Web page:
The number of people with disabilities travelling by air is increasing faster than the overall growth in air travel.
In the UK, for example, while passenger traffic through its airports increased by 19% between 2010 and 2017, the number of travellers requesting assistance during the same period soared by 47%, meaning this it is one of the fastest growing sectors in aviation.
With the increased need for special assistance services, airports face unique challenges. They must deliver services cost-effectively, but also in a way that respects passengers’ dignity and makes them feel like they are being properly cared for by people, who care about them.
What we must realise is that providing the right support for everyone is a global challenge that requires global collaboration.
Disabilities affect all of us – whether we have a loved one with a disability, have our own disability or face one in the future.
We should be mindful of this when designing and operating airports and aircraft, and in all the related operations and processes. It’s not enough to focus on how we get people onto and off aircraft with dignity, we have to think about how they get to the airport in the first place and even how they buy their tickets and how we share details of what assistance is available for them at the airport.
In the UK, the Civil Aviation Authority (CAA) has pushed for major changes in the treatment of passengers with reduced mobility (PRM), with the assistance of disability advocates and others. But it’s going to be a never-ending journey, and right now we must involve everyone in deciding how we deliver against the promise of a more inclusive experience for all.
So, the airport and the aviation industry need to be considering inclusivity at the concept stages of infrastructure projects and airline products, not retrofitting.
We need to involve and support health care professionals and carers so they understand what services are available to the people they support in the community, so that PRM passengers can better prepare, hopefully reducing levels of anxiety before they even get to the airport.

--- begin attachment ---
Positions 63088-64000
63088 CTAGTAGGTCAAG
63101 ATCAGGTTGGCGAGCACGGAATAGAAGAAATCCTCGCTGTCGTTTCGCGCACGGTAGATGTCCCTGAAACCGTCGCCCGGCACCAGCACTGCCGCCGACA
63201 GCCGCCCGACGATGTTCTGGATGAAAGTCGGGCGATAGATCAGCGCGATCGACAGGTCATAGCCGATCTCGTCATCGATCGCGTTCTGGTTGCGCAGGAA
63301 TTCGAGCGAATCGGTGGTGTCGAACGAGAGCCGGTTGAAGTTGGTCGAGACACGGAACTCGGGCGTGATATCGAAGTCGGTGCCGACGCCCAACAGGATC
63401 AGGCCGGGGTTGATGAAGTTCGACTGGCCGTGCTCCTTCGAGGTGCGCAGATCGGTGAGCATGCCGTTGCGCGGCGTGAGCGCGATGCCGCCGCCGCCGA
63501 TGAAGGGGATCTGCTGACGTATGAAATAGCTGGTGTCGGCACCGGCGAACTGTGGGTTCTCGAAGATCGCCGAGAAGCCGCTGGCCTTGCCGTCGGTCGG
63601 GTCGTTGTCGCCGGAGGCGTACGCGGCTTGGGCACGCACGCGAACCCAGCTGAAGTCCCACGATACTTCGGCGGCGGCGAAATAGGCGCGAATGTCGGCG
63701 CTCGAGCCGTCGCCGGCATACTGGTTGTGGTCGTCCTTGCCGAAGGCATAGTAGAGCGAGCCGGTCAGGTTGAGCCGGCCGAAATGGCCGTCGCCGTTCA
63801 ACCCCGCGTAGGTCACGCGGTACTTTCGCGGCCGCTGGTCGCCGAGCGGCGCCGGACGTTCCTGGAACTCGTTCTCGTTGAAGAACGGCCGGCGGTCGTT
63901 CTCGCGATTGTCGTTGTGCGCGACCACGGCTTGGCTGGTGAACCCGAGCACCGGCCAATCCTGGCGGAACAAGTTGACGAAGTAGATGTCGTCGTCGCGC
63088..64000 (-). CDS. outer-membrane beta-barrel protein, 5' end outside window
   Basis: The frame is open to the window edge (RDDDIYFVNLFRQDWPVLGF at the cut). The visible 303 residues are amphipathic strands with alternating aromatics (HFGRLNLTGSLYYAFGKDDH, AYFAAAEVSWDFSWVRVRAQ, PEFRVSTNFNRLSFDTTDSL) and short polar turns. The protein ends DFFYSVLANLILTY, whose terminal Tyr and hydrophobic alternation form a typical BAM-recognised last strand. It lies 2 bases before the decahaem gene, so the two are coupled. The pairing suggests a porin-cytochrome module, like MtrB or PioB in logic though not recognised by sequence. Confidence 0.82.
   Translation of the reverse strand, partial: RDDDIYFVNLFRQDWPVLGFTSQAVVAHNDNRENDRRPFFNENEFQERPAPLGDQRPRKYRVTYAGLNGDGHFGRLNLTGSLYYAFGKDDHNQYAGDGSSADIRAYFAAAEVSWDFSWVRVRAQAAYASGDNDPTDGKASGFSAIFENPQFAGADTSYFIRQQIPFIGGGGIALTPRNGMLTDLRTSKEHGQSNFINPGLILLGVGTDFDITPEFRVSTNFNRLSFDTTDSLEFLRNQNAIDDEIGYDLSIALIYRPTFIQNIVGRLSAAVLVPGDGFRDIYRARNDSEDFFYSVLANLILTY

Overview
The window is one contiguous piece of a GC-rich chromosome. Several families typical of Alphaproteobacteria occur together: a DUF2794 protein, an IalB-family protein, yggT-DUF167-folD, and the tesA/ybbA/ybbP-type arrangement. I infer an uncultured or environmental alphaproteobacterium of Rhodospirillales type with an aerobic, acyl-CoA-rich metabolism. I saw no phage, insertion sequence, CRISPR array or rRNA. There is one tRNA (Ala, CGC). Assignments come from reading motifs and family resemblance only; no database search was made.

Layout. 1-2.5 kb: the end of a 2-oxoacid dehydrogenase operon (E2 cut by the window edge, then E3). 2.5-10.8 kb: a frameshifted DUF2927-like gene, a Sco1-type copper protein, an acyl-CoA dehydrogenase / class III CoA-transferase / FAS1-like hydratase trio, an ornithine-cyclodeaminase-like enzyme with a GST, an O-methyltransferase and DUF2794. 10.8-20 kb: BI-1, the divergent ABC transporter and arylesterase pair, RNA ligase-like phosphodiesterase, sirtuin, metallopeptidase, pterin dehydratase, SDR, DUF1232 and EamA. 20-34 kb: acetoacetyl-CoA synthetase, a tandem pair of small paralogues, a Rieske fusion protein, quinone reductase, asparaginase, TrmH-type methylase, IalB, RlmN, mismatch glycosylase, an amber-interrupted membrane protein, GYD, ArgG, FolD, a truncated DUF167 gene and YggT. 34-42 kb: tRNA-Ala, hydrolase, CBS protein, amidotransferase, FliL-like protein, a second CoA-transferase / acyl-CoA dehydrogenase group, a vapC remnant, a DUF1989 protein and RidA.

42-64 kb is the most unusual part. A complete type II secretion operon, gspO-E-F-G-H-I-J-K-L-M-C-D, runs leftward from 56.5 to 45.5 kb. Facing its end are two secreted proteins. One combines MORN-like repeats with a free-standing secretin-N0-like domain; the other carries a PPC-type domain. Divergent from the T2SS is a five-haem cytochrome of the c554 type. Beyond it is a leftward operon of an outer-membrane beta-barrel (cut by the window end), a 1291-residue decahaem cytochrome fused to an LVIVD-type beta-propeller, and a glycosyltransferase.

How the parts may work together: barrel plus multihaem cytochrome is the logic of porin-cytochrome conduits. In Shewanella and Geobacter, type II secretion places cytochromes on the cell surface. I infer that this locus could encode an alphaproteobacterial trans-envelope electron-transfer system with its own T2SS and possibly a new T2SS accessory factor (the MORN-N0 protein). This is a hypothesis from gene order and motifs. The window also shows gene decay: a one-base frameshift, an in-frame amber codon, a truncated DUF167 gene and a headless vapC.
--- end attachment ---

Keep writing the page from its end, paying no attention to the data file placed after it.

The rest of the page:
We need to be talking to transport providers, which for London Heathrow in the UK means Transport for London and the rail companies, because not everybody arrives at an airport in a car and we have to ensure we have as seamless a transfer between modes of transport as possible.
And – this to me is the most important – we have to continue to engage with our younger people, the future architects and designers, because if we are going to change the shape and the future of air travel, we’re going to need the input from them.
We need to be more challenging of ourselves. We need to be pushing for things like apprenticeships to have inclusivity and access built in. We need to be pushing for the creation of a UK PRM supplier federation so that we share best practice, drive improvements and deliver consistent levels of service.
We also need to ensure that all frontline colleagues at airports are disability confident. If staff aren’t confident enough to ask the right questions because they feel embarrassed or because they think they know the answer, it all too often results in an unsatisfactory experience for the passenger and, can be damaging for the airport, in terms of fines and unwanted media exposure.
To be honest, my vision is for a world where we deliver the best possible experience for PRM passengers because we all know it is the right thing to do. Our global goal has to be inclusivity and accessibility for all.